The result is imperfect and doesn’t fulfill its potential, but it’s still quite a bit of fun. We’ll likely never know what the Straczynski draft would have become (some even went so far as to call it “Best Picture material” and compare it to “Children of Men”, with its reportedly political emphasis), but the screenwriting here isn’t bad. There are bold, inventive action and horror setpieces throughout, and while the character development doesn’t really exist, this isn’t a movie about Gerry Lane (Pitt)–though we do get just enough “family time” to care about his outcome–this is a movie about action, zombies and figuring out the root of the big zombie problem.

The film is designed to launch a franchise. I’m not sure if it will. It’ll have to do huge business to do so. But it works fine as a standalone. It’s not must-see, but if you’re into big blockbusters, this is a zombie movie that certainly deserves being seen in a theater.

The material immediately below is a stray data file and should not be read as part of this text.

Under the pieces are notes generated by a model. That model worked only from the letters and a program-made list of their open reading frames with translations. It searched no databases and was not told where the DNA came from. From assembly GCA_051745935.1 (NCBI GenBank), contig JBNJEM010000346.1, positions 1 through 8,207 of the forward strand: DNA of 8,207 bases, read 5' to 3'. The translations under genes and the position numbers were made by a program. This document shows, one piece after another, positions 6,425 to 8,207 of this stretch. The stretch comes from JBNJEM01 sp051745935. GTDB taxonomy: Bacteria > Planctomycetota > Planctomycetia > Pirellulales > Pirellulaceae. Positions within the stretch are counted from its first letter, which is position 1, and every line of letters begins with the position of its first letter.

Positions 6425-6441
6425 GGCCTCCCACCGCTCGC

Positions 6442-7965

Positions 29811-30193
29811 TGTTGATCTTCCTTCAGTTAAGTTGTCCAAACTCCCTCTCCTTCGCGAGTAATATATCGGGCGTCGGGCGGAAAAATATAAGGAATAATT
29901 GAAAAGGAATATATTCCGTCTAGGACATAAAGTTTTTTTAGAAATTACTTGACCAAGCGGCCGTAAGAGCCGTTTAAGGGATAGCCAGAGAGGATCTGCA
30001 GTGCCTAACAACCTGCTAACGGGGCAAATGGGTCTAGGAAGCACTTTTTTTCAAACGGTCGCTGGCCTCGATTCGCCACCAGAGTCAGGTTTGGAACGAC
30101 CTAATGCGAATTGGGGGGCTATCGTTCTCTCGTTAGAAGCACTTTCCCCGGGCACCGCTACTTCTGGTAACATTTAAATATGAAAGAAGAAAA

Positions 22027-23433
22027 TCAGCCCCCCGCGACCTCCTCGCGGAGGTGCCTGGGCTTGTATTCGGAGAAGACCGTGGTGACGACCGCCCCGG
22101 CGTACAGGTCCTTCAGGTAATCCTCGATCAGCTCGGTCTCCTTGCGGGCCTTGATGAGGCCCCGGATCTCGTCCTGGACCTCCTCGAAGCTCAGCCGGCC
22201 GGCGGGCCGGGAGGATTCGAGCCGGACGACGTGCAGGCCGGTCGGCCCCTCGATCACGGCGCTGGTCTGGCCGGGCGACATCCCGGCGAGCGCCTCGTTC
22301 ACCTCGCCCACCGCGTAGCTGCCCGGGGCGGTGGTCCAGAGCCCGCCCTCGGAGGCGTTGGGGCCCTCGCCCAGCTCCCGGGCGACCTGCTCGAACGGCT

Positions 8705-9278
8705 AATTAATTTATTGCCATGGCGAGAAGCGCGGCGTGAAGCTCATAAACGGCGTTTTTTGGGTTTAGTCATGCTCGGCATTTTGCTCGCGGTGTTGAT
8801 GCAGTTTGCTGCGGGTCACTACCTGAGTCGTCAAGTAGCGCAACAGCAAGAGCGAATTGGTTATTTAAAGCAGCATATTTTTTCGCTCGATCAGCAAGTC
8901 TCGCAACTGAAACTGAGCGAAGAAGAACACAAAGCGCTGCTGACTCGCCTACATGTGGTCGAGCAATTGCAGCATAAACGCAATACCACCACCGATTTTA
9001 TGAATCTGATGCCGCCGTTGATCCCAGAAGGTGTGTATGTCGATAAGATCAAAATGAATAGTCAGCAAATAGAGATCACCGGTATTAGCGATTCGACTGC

The highlight of the film is actually Forster’s direction. He keeps the tension consistently high, throwing jump scares in at select times to keep you off-balance. The camera movements and action choreography are designed very effectively to place you in the unique world, maintaining a sense of realism and palpable fear despite the obviously false nature of such a scenario. He has a gift for creating atmosphere, and he gets great performances from his actors, including the kids, despite a script that’s thanklessly procedural in its nature. Pitt’s performance suitably carries the film.

Tech credits are solid all-around, with an added bonus of Matthew Bellamy‘s additional compositions performed by his band Muse. They blend in nicely with Marco Beltrami‘s suitable, subtle and strong score.

If you like good, fun blockbusters, you’ll like this. It’s not gonna win Best Picture, but Best Visual Effects is definitely on the table, and I’d give it at least a nomination for Best Badass Female Character.